I love Paul's essays, but he's way off-base in his latest analysis of Yahoo's rise and fall. I've no bone to pick with the historical section, but his conclusion that "in the software business, you can't afford not to have a hacker-centric culture" can be contradicted with a single word. Apple.
Apple is an amazing company, but Steve Jobs is the anti-hacker. Most of the values we love like openness and configurability fly in the face of his obsession with a transcendental experience for ordinary users. Third-party developers are a necessary evil, to be kept tightly constrained lest they screw up that experience. Internally they have some of the most amazing developers I've ever met, the standard is astonishing, but the designers are in complete control. Hackers love to experiment in public. Apple is obsessed with putting on a seamlessly well-rehearsed performance, so failures have to happen in private or there's hell to pay.
I could go on and on listing Apple's sometimes rocky relationship with its open-source projects or its willingness to compete with its own third-party developers, but the bottom line is that Steve has built a culture where hacker values are marginalized but he still manages to both produce amazing products and make massive amounts of money. He does so by obsessing about the user experience above all else, and he'd have no qualms about out-sourcing the code development to China just like the manufacturing, if he could get the same quality of output. He doesn't have any more affection for programmers than for anyone else involved in the product and sees designers as a lot more central to the process.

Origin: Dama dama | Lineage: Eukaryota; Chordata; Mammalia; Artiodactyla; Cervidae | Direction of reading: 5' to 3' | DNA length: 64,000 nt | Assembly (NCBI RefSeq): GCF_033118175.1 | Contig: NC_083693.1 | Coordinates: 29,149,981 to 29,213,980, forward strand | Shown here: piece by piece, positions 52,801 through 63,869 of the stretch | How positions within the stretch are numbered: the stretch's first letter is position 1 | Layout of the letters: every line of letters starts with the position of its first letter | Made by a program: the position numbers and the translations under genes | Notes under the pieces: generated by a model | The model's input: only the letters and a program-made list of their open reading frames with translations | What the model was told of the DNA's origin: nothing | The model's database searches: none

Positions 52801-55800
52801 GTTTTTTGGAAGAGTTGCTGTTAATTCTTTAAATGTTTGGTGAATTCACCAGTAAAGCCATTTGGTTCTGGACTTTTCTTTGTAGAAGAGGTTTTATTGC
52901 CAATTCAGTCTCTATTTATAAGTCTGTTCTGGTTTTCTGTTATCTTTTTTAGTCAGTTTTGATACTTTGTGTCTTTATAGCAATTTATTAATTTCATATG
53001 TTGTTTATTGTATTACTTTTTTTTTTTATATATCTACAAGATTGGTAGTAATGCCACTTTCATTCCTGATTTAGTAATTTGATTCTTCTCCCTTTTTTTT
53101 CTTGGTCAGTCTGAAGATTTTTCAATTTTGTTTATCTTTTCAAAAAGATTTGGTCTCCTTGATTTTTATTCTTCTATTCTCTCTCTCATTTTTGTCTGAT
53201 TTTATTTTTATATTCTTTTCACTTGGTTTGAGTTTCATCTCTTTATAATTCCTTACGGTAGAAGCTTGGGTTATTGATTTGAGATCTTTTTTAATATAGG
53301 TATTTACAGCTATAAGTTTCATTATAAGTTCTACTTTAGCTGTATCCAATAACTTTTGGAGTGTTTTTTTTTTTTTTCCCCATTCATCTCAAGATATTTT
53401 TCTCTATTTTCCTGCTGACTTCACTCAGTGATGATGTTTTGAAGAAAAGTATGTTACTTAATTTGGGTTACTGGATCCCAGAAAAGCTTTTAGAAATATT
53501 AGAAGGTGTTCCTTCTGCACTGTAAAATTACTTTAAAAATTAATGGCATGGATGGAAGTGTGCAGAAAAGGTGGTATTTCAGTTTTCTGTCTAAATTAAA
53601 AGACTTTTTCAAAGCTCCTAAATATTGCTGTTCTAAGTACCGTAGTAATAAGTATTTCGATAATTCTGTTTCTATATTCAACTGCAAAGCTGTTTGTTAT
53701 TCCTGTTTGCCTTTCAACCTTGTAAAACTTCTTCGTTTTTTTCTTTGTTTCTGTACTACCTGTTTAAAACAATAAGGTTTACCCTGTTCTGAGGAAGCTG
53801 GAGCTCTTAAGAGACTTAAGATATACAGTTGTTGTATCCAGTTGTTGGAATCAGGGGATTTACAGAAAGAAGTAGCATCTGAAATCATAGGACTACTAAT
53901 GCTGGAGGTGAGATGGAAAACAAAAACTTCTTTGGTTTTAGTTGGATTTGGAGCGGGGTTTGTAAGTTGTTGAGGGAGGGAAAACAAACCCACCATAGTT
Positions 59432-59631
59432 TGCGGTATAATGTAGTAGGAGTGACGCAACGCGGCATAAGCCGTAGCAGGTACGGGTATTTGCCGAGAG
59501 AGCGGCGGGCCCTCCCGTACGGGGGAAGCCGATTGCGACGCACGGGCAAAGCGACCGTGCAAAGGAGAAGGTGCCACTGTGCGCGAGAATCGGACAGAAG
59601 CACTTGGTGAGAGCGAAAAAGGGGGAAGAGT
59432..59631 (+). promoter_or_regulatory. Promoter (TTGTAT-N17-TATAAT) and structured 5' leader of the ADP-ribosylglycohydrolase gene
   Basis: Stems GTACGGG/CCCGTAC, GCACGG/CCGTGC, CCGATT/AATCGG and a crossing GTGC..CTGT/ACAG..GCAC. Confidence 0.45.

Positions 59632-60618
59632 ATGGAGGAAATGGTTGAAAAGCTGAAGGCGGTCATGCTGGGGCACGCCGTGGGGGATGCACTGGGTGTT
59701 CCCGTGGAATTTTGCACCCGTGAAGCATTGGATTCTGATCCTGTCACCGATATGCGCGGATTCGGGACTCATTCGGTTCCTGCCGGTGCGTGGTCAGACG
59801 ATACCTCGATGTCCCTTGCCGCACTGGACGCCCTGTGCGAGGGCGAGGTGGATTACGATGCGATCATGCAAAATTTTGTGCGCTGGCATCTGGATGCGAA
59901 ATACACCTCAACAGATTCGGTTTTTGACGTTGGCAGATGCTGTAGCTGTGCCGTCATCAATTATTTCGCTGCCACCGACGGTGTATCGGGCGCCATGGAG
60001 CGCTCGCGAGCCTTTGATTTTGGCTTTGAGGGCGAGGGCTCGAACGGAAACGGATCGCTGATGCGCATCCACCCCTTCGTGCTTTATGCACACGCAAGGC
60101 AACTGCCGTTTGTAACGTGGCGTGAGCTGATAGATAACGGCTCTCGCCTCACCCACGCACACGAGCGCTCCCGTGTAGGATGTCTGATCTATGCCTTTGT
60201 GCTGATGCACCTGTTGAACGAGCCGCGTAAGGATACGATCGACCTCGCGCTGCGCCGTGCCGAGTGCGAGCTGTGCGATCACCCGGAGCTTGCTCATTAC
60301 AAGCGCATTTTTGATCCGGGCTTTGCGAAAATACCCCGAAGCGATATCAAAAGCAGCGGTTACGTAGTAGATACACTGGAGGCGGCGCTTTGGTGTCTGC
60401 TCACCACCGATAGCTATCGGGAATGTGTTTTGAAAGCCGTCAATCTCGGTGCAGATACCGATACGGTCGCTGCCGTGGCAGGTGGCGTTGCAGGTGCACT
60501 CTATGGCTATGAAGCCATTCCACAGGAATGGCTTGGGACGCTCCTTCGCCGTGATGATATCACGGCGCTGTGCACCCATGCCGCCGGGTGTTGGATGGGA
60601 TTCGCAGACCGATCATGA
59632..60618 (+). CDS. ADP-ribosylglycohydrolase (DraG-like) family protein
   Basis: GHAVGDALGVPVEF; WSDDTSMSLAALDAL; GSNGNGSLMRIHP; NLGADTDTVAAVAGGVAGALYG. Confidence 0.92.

The sad thing is that I'd love a 'hacker-centric culture' to be an essential requirement for large software companies. I lost far too much time at SciFoo when I discovered the Inventables stand in the Googleplex, and I'd be in heaven if all corporations catered to my obsessions like that. I just can't justify that argument with the evidence, and on the basis of this essay, neither can Paul.